Targeted enforcement, increased police numbers, new technology, and more community policing are being credited for helping to reduce Jersey City’s overall crime statistics for 2018.
Although the city’s use of a CompStat program to tabulate crime statistics came up with slightly different numbers than the Uniform Crime Report, statistics for most crimes in both showed a downward trend.
“Shootings are down 30 percent,” said Mayor Steven Fulop, during a meeting with the press on Dec. 17 that included Public Safety Director James Shea, Police Chief Michael Kelly, OEM Coordinator W. Greg Kierce and Police Division Director Tawana Moody.
The group unveiled a year-end report on crime that showed 69 shootings as of the end of November 2018 as opposed to 96 in 2017, and 102 in 2016.
“Our goal going into this year was to reduce shootings by 20 percent,” Kelly said.
Homicides also dropped from 20 in 2017 to 15 in 2018.
Robberies declined from 371 to 361, as did aggravated assaults, 444 to 350, and burglaries from 1,112 to 1,001.
Larceny and theft, however, did rise, from 2,560 to 3,222, and car thefts rose from 413 to 501.
While the police department continued to remove illegal guns from the street, confiscations were lower in 2018 at 257 than in 2017 when the department recovered 318.
Kelly said the success at reducing gun violence and murders may have had to do with a number of factors which included an increase in the number of police officers deployed on the street.
There are more cops
Since 2013, the department has added 154 police officers to the force, through a series of hirings that also made up for retirements.
“We have 60 more police on the street this year than we did last year,” he said. “You can’t do anything without personnel. Having more than 900 officers makes an extraordinary difference.”
He said the overall force is younger and more aggressive, allowing them to make more arrests.
Kelly also noted that the department has become more flexible, and can deploy officers where they are needed at any given moment.
Fulop said this strategy showed success in Marion Gardens, which was a problem area last year, with more than 10 shootings, but only one reported shooting this year.
Shea said the department this year has deployed officers to fixed assignments to known problem areas.
“These are places that we know incidents will occur,” Shea said. “But apparently because we have officers there now, incidents have not occurred. We have officers there 24/7.”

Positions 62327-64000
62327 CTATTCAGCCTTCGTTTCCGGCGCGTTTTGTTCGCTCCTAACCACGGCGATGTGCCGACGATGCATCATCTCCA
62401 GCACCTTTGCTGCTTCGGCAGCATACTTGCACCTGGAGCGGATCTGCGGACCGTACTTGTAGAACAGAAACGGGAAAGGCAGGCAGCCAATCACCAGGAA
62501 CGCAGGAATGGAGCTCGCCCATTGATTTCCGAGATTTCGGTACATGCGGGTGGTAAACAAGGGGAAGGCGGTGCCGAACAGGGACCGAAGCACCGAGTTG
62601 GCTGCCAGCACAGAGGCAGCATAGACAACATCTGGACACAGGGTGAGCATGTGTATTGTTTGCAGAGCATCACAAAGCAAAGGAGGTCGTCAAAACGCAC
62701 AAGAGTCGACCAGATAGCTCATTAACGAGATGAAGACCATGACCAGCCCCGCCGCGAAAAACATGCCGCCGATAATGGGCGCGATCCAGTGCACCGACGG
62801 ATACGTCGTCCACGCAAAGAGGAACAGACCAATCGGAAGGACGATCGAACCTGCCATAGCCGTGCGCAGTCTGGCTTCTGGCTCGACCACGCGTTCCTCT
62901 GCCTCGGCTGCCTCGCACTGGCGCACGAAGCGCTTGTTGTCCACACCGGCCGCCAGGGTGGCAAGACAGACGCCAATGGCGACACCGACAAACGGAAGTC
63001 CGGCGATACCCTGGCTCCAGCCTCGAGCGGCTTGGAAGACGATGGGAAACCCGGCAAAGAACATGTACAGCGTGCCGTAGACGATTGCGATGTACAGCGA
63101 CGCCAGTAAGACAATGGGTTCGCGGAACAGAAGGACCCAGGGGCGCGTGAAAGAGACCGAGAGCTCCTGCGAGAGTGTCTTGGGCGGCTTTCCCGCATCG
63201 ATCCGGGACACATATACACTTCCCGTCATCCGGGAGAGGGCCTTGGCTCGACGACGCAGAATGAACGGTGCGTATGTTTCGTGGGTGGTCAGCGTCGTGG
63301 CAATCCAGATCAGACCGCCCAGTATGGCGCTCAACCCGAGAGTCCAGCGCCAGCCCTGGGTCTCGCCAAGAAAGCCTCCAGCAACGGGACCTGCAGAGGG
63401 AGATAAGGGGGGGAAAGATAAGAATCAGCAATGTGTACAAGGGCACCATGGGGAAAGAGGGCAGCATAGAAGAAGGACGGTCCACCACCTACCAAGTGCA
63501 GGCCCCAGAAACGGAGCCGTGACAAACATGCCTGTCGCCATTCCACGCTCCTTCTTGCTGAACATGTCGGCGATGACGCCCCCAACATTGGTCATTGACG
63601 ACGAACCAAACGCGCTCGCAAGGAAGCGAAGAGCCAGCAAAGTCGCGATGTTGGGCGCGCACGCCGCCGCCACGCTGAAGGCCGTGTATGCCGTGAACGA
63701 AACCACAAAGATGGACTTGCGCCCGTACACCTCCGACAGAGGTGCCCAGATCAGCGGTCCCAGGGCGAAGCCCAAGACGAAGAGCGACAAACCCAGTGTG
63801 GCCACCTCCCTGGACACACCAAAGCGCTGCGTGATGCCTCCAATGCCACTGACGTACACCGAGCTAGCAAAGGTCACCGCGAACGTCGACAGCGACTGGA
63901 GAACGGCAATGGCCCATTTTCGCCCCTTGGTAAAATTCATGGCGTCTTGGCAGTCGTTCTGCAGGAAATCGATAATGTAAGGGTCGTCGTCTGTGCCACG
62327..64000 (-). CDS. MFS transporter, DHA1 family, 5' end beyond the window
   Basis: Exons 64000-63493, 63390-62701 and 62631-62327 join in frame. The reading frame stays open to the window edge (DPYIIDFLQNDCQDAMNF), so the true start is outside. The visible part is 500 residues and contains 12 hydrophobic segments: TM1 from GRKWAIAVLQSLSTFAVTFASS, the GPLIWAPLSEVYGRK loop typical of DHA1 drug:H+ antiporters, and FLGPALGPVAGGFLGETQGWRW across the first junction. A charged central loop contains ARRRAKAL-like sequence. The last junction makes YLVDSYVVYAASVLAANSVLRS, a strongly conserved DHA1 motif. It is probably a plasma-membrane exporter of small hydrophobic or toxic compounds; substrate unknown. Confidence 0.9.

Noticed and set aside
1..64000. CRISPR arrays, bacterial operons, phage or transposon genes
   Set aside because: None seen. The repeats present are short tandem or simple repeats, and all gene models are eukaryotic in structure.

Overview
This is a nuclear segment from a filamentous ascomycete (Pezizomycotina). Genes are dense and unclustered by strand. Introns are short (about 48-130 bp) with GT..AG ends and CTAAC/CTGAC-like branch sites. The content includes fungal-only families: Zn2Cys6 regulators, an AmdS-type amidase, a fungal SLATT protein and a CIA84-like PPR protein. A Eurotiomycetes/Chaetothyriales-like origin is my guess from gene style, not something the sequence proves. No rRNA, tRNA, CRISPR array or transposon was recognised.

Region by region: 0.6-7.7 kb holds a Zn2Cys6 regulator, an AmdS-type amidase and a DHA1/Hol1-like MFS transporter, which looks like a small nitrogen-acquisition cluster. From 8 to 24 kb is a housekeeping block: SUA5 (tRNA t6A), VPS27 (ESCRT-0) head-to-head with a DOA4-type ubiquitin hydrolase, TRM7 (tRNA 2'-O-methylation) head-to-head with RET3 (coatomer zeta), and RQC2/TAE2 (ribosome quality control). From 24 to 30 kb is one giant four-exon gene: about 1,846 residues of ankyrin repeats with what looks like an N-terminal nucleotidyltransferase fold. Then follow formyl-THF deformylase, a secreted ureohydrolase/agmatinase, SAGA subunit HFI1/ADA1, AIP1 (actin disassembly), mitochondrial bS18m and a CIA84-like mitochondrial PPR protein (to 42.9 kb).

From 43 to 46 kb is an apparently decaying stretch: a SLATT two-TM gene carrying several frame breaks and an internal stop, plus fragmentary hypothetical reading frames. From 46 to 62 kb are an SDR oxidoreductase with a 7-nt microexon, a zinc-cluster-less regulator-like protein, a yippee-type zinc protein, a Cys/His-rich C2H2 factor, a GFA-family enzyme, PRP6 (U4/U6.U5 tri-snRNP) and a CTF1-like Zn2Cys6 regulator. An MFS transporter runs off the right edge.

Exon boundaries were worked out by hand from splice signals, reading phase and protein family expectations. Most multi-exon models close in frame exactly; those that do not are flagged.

This kind of deployment differs from the Cease Fire Unit that responds after a shooting as occurred. These assigned officers to these areas are designed to prevent shootings.
Kelly, who came on as chief of police last January, also said efforts to build bonds between the cops and the community are improving.
“The tension between the police and community has changed,” he said.
He said the department holds regular meetings with residents to hear their concerns.
“These interactions are good,” he said. “Of course, there are still issues that we continue to deal with on a daily basis, but I would say that every week there are folks in my office that have never had access to the Chief of Police before.”
New cameras help
Crime fighting also got a boost from technology over the last year, as the installs more CCTV cameras in locations identified as high-crime areas.
The city installed 107 new cameras during its first phase in 2017 and an additional 40 in 2018.
These cameras, Shea said, provide real time information as well as high quality images police can use.
Shea said the old system of cameras was not only out of date, but located in areas that weren’t helpful to the police. Patrol officers with the new system will have access to the information from these cameras within minutes, allowing more critical information they might need in solving a crime.
Some of the funding for the new cameras comes from Homeland Security Grants, said Greg Kierce, although Fulop admitted what isn’t covered by grants will be paid for out of the municipal budget.
No more off duty jobs for cops
The police department, however, was not without controversy in 2018. Indictments and convictions of police officers in regard to off duty assignments forced the city to phase out the program.
For decades, police officers were hired by construction contractors and others to provide traffic and safety protection during construction or even transportation of materials to and from work sites. This also included serving as security for various businesses and public agencies. But an investigation by the FBI uncovered widespread abuse of the system, including officers that did not show up, but were paid.
Rather than revamp the system, the city decided to phase it out. The last of these assignments will conclude in early January, 2019, Fulop said.
“Companies will have to hire their own trained personnel,” Fulop said.
To comment on this story on-line, go to our website, www.hudsonreporter.com. Al Sullivan may be reached at email@example.com
“Our goal going into this year was to reduce shootings by 20 percent.” — Mike Kelly